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Versus AFI: 10 Top 10 – Sports

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This is the continuation of a series I began in January of this year that examines and remarks on The American Film Institute and its recent propensity to create Top 10 lists. Specifically, the organization’s need to gather publicity by documenting their celebration of cinema’s centennial via a series of TV specials. Each time, the AFI went about giving importance to a set of motion pictures based on criteria and judgments their groups of ‘experts’ determined. It has generated opinions among fans and film aficionados ever since in varying degrees of disagreement. If you’re unaware, the AFI is a non-profit organization created by the National Endowment for the Arts back in the 60s. One of its main charters is the preservation of American film legacy. As they put it,

“Each special honors a different aspect of excellence in American film.”

Unquestionably, their prime purpose was to get people talking about film. So be it. This series on AFI’s Top 10s (out of their 100s lists) for 2012 is my motivated response to compare their picks with a moviegoer (me) per each of their indexes. Naturally, I’m fully aware that readers’ mileage may vary (indeed, we know they will) when it comes to these selections. Fair enough. Either way, it’s going to be painful as picking one above the other always is in such endeavors. You’re invited to add your own and/or disagree all you want in the comments or your blog site (all I ask is that you leave a link so we, the readers, can peruse). Shall we continue?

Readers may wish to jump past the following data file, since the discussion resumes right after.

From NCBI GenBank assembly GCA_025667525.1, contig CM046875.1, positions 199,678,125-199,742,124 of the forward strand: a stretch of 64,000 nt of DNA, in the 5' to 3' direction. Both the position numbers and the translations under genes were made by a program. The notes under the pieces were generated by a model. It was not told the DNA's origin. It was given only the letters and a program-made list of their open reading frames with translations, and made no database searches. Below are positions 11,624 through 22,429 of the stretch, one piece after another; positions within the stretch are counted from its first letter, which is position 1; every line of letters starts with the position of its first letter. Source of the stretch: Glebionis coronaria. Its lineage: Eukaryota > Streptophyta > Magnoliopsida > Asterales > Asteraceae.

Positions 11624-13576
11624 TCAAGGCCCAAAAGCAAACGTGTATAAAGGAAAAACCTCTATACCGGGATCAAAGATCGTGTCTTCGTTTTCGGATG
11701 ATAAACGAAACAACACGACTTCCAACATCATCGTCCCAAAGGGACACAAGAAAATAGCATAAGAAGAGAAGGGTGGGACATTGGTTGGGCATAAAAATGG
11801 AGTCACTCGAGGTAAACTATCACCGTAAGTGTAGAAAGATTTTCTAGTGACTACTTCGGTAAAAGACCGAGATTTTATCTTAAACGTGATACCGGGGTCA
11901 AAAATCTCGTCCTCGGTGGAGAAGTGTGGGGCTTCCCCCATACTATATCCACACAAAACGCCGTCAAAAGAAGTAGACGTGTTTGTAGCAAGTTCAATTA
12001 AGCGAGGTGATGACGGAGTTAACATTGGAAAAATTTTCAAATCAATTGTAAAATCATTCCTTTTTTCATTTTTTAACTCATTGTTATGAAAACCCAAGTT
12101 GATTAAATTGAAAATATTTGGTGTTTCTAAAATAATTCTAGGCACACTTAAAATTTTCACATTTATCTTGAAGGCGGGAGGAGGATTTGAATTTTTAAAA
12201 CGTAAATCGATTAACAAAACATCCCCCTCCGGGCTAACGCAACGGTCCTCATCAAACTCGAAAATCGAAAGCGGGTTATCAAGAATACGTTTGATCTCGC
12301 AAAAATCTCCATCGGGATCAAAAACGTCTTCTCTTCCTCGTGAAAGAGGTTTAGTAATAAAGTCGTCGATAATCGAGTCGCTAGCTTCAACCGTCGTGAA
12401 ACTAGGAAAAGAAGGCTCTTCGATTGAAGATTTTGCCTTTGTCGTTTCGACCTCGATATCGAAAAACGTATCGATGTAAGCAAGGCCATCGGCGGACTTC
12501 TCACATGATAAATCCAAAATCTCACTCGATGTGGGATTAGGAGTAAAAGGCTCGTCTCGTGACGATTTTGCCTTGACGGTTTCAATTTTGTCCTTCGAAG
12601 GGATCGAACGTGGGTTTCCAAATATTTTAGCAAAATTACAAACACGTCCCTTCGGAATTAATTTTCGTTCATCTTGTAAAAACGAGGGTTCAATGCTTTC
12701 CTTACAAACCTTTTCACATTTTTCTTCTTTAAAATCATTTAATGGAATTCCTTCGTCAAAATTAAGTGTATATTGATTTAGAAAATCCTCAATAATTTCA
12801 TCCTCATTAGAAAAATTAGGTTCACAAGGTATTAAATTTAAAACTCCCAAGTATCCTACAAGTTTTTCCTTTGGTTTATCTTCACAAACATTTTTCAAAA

Sports

AFI defines “sports” as a genre of films with protagonists who play athletics or other games of competition.

  1. Raging Bull
  2. Rocky
  3. The Pride of the Yankees
  4. Hoosiers
  5. Bull Durham
  6. The Hustler
  7. Caddyshack
  8. Breaking Away
  9. National Velvet
  10. Jerry Maguire
My list:
  1. Hoosiers [AFI #4] – this film represents director Anspaugh’s best work (he being a vet of my favorite TV fare like St. Elsewhere, Hill Street Blues, Miami Vice); the real life David vs. Goliath tale of a high school team, it’s quite human and flawed coaching staff (Gene Hackman and Dennis Hopper), as it makes its way to the basketball-crazy state of Indiana’s finals remains an inspiring joy.
  2. Million Dollar Baby – Clint Eastwood’s film keeps rising over the years with me, even though it can be quite devastating emotionally. The performances of Eastwood, Hilary Swank, and Morgan Freeman, and its multi-layered storyline, make it so. The work is now firmly entrenched as my favorite boxing drama (and there are a number of great ones for that sport).
  3. Bull Durham [AFI #5] – I’ll move up Ron Shelton’s own best film a couple of notches from AFI’s ranking because it knows where its heart is. Whether between the baselines on the field, and in the space separating two people, it successfully makes the case that baseball is a metaphor for life.